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Sustainable exploitation of biomass for bioenergy from marginal lands in Europe

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Methods and tools to exploit the high potential of renewable resources from marginal lands in Europe

Underused land with low soil quality can be exploited for biomass production. An EU-funded project has introduced new approaches to identify sustainable ways to use bioenergy from marginal lands (MagLs), thereby minimising potential conflicts with food production or biodiversity conservation.

Climate Change and Environment
Food and Natural Resources

MagLs show great potential for producing bioenergy from biomass and for minimising food versus fuel competition in agriculture. However, clear definitions and assessment methods for selecting MagLs for biomass production and for calculating their potential are still widely missing. The EU-funded SEEMLA project set out to establish suitable innovative land use strategies for sustainable production of plant-based energy on MagLs while improving general ecosystem services. “Our goal was the sustainable exploitation of biomass from MagLs that aren’t used for food or feed production and don’t pose an environmental threat,” says coordinator Diego Piedra-Garcia. Novel approach to exploiting MagLs for biomass production SEEMLA applied an approach consisting of an integrated set of biophysical criteria to define land marginality and assess their potential for biomass production for bioenergy. The approach was pilot tested in Germany, Greece and the Ukraine where different bioenergy crops were cultivated under marginal site conditions. Proposals and feedback from regional stakeholders like farmers and foresters helped to refine the approach and increased awareness of local supply chains. Project partners assessed the availability and suitability of MagLs as alternative production sites for renewable resources. They also evaluated the degree of marginality using the Muencheberg soil quality rating (SQR tool) to assess soil fertility as a key factor in determining marginality. This method led to the development of a geographic information system (GIS) tool that maps MagLs across Europe and a web-based application that assists in identifying and exploiting MagLs for biomass production. Researchers devised marginality criteria and indicators based on the SQR index, and applied SQR methods to the GIS tool to assess MagL availability in Europe. To propose suitable crop species, they produced a catalogue of bioenergy crops appropriate for growing on MagLs and incorporated it into the tool. A web-based SQR calculator consisting of the criteria and indicators measures land marginality of a given land parcel. Guaranteeing environmental and socioeconomic viability To ensure the sustainability of current practices, SEEMLA partners performed a comprehensive environmental assessment and a socioeconomic assessment. The obtained assessments were performed on pilot cases in Lusatia (Germany), East Macedonia and Thrace (Greece), and Vinnitsa, Poltava, Volyn and Lviv (Ukraine). They revealed clear advantages and disadvantages of using MagLs for bioenergy production. The team also identified, implemented and evaluated best practices for biomass production on MagLs. They then transferred these good practice scenarios to underused MagL stakeholders via events like workshops and conferences. Lastly, evaluation of EU and national policies of the three target countries led to recommendations for direct policy changes. These specific proposals are considered necessary for development of a consistent EU policy regarding bioenergy production from MagLs. A guidebook for farmers presents directions for sustainable exploitation of MagLs for bioenergy production. “SEEMLA successfully demonstrated the sustainable exploitation of biomass production and convinced key stakeholders of MagL potential by providing land use tools and raising awareness of this widely neglected option,” concludes Piedra-Garcia. “Landowners and farmers will have the opportunity to develop a new branch for their local economies because the produced energy resulting from the exploitation of MagLs will be used at regional level.”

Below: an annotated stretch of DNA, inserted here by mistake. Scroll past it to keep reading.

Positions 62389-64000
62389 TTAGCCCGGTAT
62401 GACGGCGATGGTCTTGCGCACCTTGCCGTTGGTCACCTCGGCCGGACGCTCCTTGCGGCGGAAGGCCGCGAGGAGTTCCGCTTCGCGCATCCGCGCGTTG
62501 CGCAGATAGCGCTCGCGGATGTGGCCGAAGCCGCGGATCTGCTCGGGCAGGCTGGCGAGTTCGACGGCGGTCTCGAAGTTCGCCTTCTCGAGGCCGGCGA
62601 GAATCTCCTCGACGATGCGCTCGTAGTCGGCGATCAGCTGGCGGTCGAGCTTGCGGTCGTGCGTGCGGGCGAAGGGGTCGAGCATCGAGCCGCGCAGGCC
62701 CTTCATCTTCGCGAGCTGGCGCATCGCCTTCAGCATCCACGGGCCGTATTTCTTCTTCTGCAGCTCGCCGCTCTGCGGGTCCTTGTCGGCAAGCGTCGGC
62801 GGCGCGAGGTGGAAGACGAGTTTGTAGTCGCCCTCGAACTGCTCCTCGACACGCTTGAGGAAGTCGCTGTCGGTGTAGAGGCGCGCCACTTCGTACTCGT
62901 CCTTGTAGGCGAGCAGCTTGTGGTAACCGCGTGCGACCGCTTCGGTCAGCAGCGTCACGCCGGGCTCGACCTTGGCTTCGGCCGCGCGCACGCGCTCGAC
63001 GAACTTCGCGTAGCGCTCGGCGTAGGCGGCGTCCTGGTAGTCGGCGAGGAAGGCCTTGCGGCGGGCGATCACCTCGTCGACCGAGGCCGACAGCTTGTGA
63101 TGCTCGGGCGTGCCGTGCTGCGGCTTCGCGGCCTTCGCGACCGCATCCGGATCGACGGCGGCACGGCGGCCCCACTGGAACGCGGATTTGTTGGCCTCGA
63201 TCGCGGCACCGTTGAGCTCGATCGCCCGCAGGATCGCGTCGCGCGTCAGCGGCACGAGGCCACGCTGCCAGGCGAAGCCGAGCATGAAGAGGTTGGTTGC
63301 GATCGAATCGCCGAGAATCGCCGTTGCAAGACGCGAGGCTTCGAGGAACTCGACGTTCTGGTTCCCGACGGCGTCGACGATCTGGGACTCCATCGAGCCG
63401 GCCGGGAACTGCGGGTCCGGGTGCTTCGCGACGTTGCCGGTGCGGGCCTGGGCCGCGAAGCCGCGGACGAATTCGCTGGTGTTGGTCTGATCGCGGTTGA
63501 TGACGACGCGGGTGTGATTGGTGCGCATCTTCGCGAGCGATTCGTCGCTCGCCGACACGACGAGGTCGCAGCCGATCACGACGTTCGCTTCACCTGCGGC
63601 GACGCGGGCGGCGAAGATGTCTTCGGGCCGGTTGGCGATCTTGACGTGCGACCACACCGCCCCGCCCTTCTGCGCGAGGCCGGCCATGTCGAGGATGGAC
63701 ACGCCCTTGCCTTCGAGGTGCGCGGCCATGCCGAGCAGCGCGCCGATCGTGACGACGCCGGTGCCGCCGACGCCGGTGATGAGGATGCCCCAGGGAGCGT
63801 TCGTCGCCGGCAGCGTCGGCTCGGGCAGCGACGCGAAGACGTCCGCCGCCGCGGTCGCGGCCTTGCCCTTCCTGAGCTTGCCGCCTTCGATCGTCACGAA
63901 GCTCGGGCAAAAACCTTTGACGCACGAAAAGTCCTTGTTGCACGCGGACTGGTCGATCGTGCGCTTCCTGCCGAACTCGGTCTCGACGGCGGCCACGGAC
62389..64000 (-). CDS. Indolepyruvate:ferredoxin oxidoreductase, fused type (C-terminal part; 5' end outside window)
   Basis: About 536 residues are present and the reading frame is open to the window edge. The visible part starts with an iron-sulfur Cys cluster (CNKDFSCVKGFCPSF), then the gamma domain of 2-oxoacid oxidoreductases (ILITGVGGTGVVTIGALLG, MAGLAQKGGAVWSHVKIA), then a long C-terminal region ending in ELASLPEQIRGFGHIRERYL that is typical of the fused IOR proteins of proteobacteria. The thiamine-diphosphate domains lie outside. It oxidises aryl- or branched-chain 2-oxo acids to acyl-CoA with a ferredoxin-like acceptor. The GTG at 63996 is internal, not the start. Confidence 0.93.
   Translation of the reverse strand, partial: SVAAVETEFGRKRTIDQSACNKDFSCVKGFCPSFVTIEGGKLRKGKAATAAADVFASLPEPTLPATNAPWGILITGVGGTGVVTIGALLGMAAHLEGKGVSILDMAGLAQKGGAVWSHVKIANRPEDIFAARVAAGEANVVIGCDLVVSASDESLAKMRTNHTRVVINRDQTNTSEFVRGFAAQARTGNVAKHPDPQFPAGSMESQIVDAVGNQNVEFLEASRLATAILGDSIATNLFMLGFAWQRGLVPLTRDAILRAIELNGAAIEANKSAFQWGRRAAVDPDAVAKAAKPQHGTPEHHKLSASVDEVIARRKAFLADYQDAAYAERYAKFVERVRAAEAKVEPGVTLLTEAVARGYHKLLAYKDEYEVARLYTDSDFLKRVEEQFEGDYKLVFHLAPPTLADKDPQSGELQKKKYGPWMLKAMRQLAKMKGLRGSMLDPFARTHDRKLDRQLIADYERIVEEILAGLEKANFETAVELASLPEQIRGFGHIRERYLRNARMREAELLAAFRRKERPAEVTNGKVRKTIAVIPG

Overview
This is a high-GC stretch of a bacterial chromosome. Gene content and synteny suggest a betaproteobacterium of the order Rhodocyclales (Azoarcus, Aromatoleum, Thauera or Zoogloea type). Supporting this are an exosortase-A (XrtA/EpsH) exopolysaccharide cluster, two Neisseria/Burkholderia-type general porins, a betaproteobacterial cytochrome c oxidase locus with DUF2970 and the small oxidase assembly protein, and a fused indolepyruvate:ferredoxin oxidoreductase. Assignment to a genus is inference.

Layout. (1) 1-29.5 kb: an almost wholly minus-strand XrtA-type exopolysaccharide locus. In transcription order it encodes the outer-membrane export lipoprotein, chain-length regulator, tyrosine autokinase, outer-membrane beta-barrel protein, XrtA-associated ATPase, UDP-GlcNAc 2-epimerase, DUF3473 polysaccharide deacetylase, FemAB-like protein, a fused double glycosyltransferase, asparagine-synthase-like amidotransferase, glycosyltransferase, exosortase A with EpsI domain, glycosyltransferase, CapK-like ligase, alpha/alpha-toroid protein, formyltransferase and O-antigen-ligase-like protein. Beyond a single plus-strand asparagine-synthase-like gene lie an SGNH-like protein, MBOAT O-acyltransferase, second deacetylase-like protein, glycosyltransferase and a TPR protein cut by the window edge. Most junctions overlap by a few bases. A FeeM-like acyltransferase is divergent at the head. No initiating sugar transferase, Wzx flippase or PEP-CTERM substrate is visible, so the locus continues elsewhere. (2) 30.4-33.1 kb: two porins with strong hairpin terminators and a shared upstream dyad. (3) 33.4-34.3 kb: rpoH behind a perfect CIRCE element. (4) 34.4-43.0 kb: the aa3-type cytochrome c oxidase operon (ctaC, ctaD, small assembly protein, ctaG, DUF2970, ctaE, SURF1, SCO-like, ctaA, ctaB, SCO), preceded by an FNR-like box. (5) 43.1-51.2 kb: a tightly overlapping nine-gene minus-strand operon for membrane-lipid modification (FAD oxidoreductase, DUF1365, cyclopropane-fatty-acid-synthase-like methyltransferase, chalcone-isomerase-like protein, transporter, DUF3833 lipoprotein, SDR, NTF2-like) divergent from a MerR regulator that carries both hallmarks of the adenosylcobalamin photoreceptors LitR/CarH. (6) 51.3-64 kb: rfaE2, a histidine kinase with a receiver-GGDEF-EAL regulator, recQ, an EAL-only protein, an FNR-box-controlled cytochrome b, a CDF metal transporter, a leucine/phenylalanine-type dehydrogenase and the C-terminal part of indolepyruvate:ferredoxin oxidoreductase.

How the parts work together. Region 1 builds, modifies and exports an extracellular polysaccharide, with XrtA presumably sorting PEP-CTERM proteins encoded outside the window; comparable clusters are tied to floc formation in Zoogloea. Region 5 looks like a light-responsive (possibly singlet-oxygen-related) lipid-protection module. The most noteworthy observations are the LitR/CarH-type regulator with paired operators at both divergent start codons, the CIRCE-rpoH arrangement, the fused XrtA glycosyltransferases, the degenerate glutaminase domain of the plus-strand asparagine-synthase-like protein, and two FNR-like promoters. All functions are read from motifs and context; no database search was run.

SEEMLA, land, biomass production, bioenergy, farmers, bioenergy production, marginal land, bioenergy crops, soil quality rating

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